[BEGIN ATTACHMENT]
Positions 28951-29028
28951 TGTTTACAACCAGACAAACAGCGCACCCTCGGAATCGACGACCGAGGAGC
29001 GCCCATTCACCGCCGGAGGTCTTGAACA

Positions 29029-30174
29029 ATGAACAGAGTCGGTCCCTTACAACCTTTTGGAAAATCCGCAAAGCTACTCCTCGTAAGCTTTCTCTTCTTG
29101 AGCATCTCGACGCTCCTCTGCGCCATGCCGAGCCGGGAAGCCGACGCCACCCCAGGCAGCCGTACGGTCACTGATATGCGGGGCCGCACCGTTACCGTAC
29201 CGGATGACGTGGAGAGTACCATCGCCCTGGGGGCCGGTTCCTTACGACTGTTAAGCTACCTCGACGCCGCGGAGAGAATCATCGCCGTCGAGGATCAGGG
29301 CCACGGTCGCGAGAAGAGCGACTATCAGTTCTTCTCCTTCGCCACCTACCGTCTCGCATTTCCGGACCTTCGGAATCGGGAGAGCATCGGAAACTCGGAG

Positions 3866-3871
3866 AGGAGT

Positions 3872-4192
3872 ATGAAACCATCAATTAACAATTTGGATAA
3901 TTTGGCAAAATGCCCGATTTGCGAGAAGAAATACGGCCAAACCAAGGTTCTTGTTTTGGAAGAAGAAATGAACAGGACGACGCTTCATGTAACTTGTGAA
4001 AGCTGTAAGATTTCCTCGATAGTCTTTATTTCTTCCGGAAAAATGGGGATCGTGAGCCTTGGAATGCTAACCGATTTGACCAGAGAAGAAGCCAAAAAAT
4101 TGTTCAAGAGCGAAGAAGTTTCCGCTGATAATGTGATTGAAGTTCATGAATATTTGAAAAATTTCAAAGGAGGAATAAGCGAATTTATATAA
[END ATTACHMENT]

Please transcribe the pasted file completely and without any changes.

Positions 28951-29028
28951 TGTTTACAACCAGACAAACAGCGCACCCTCGGAATCGACGACCGAGGAGC
29001 GCCCATTCACCGCCGGAGGTCTTGAACA

Positions 29029-30174
29029 ATGAACAGAGTCGGTCCCTTACAACCTTTTGGAAAATCCGCAAAGCTACTCCTCGTAAGCTTTCTCTTCTTG
29101 AGCATCTCGACGCTCCTCTGCGCCATGCCGAGCCGGGAAGCCGACGCCACCCCAGGCAGCCGTACGGTCACTGATATGCGGGGCCGCACCGTTACCGTAC
29201 CGGATGACGTGGAGAGTACCATCGCCCTGGGGGCCGGTTCCTTACGACTGTTAAGCTACCTCGACGCCGCGGAGAGAATCATCGCCGTCGAGGATCAGGG
29301 CCACGGTCGCGAGAAGAGCGACTATCAGTTCTTCTCCTTCGCCACCTACCGTCTCGCATTTCCGGACCTTCGGAATCGGGAGAGCATCGGAAACTCGGAG

Positions 3866-3871
3866 AGGAGT

Positions 3872-4192
3872 ATGAAACCATCAATTAACAATTTGGATAA
3901 TTTGGCAAAATGCCCGATTTGCGAGAAGAAATACGGCCAAACCAAGGTTCTTGTTTTGGAAGAAGAAATGAACAGGACGACGCTTCATGTAACTTGTGAA
4001 AGCTGTAAGATTTCCTCGATAGTCTTTATTTCTTCCGGAAAAATGGGGATCGTGAGCCTTGGAATGCTAACCGATTTGACCAGAGAAGAAGCCAAAAAAT
4101 TGTTCAAGAGCGAAGAAGTTTCCGCTGATAATGTGATTGAAGTTCATGAATATTTGAAAAATTTCAAAGGAGGAATAAGCGAATTTATATAA